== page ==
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We're not in medieval times. A time when only monks held the ability to read and write and monasteries housed the majority of the free world's books, handing the Church of England tremendous power over the everyman and everywoman living in poverty and voluntary ignorance. A period in history when you could only craft words skillfully -- or at all -- if you possessed status and wealth.
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I would never be so arrogant to say I have all the answers and of course the topic of "What makes someone a writer" is incredibly subjective, but in my experience, there are many signs informing you that you are indeed destined to to string words together during your time on this blue and green orb. Here are seven of them.
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Want a hit of inspiration that will help you unleash your creative beast? These 13 books that will help you do just that.
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I drank while taking care of an infant. I was full of fire, ready to tell my story. The book got published; it became a bestseller; I received lots of praise, but also lots of criticism and even the occasional death threat. One of the most challenging and interesting gigs that Drunk Mom brought on was ghostwriting somebody else's memoir. We recognized each other beyond our differences. We were both addicts.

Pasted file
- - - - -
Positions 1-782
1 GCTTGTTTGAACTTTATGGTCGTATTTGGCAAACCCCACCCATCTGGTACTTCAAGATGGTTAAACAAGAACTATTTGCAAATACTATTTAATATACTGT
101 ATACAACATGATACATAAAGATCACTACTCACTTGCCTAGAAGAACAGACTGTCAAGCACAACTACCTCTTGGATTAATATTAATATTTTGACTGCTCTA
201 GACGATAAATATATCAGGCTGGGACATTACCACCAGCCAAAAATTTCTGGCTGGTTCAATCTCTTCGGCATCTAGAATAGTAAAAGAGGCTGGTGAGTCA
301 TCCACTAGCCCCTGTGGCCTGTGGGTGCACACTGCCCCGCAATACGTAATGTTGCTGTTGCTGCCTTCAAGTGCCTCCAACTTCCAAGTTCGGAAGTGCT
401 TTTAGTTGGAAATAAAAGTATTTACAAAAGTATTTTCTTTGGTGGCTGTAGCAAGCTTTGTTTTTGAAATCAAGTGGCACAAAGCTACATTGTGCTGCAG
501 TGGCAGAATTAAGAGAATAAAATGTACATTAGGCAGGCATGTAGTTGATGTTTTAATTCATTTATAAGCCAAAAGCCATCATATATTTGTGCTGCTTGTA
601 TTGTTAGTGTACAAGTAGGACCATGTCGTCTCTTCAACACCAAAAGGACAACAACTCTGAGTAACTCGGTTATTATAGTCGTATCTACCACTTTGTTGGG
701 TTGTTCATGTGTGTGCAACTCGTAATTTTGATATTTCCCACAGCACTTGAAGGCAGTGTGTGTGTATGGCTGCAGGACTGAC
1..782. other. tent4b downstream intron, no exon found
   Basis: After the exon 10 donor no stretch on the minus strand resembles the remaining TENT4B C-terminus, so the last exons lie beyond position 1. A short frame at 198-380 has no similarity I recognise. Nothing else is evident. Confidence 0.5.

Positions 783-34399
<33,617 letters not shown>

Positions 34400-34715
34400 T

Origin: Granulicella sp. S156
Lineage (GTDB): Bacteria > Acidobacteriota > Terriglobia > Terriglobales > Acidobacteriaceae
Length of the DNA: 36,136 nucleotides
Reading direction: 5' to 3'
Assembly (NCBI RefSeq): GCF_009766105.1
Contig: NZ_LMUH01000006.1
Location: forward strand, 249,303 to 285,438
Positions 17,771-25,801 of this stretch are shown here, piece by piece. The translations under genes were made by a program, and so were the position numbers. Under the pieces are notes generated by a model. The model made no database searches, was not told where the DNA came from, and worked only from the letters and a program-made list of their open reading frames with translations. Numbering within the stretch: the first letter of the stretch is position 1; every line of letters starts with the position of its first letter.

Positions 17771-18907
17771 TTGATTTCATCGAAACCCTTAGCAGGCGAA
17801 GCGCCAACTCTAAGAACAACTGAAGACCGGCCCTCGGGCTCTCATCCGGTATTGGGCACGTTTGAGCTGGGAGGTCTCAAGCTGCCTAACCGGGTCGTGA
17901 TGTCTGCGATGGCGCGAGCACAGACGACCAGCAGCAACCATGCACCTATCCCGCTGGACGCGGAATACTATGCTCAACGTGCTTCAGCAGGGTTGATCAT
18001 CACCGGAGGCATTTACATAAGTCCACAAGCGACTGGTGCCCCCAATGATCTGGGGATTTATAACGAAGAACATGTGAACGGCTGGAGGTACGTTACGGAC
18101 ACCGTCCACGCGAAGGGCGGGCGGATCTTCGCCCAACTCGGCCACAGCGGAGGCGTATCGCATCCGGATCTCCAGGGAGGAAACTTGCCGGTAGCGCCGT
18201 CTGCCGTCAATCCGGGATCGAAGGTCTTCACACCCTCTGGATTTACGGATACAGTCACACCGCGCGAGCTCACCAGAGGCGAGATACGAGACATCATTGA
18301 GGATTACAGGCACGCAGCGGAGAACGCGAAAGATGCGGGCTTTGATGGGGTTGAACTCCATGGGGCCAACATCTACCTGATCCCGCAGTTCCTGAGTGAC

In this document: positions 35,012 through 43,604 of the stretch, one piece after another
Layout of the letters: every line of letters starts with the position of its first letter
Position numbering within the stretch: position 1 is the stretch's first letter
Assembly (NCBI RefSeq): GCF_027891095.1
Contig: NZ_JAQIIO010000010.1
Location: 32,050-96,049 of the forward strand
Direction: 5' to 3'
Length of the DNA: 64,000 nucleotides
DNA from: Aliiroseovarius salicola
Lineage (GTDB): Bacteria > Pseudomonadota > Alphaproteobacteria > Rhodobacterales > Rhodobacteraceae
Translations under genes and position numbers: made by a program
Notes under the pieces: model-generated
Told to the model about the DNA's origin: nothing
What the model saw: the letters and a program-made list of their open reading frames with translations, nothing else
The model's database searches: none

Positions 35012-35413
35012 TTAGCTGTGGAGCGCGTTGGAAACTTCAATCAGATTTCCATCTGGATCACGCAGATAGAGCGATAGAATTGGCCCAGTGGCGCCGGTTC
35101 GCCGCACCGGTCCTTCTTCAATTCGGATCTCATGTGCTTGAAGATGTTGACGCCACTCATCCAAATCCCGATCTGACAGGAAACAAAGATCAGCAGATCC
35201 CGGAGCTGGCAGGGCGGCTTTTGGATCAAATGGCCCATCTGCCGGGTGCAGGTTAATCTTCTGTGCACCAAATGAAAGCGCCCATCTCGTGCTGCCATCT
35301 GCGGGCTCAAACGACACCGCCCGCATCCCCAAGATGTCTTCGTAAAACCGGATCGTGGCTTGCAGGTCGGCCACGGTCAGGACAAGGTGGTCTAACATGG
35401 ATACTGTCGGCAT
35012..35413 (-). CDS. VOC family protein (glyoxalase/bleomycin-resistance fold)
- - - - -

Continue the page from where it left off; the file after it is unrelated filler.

Writing saved my life. And it's not a dramatic or a grandiose statement. You see, when I was at the darkest point in my life -- when I was 15-years-old and in the midst of two years of intense bullying at high school -- writing was my respite.
My university Creative Writing teacher once said something that felt like it was directed at me. She said something along the lines of how the young kid in the classroom who is always staring off into space or out the window, lost in her/his thoughts, is not the bad student, he/she is simply the writer of the bunch. It helped me to move past years of self-doubt and anger. I wasn't stupid. I was a writer.
I was born with a cleft-lip, endured a series of serious illnesses and prolonged abuse. My father was an alcoholic who had heart disease. He died when I was nine years old. Thankfully early on I discovered writing and reading. It provided me with a reprieve from my troubled thoughts and a means of expression that extends beyond superficial appearances.
Literary writing is a worthless profession. Few who write novels, stories and poems make a living from them. This has been true for millennia. Lately the Internet has regressed into a society of feudal manors lorded over by tech giants like Amazon, Apple and Yahoo, who sell e-books for 99 cents or give them away for free. Their "competitive pricing" is threatening traditional publishers and physical books with extinction.
If you are a parent today in the western world, you have joined a very special club. A club of parents cast adrift, drowning in self-doubt while dodging waves of pyscho-babble lurching at them from every direction. It's easy to throw blame around but what is the main question we all want the answer to? "How do I help my child unfold to be their very best in today's world?"
I stumbled across this quaint shop in the heart of Singapore. I developed an instant fondness for the Fall 2011 Birth Defect Men's collection -- the designs are a breathe of fresh air compared to what you'll see on the streets. Wearable, but still insanely unconventional.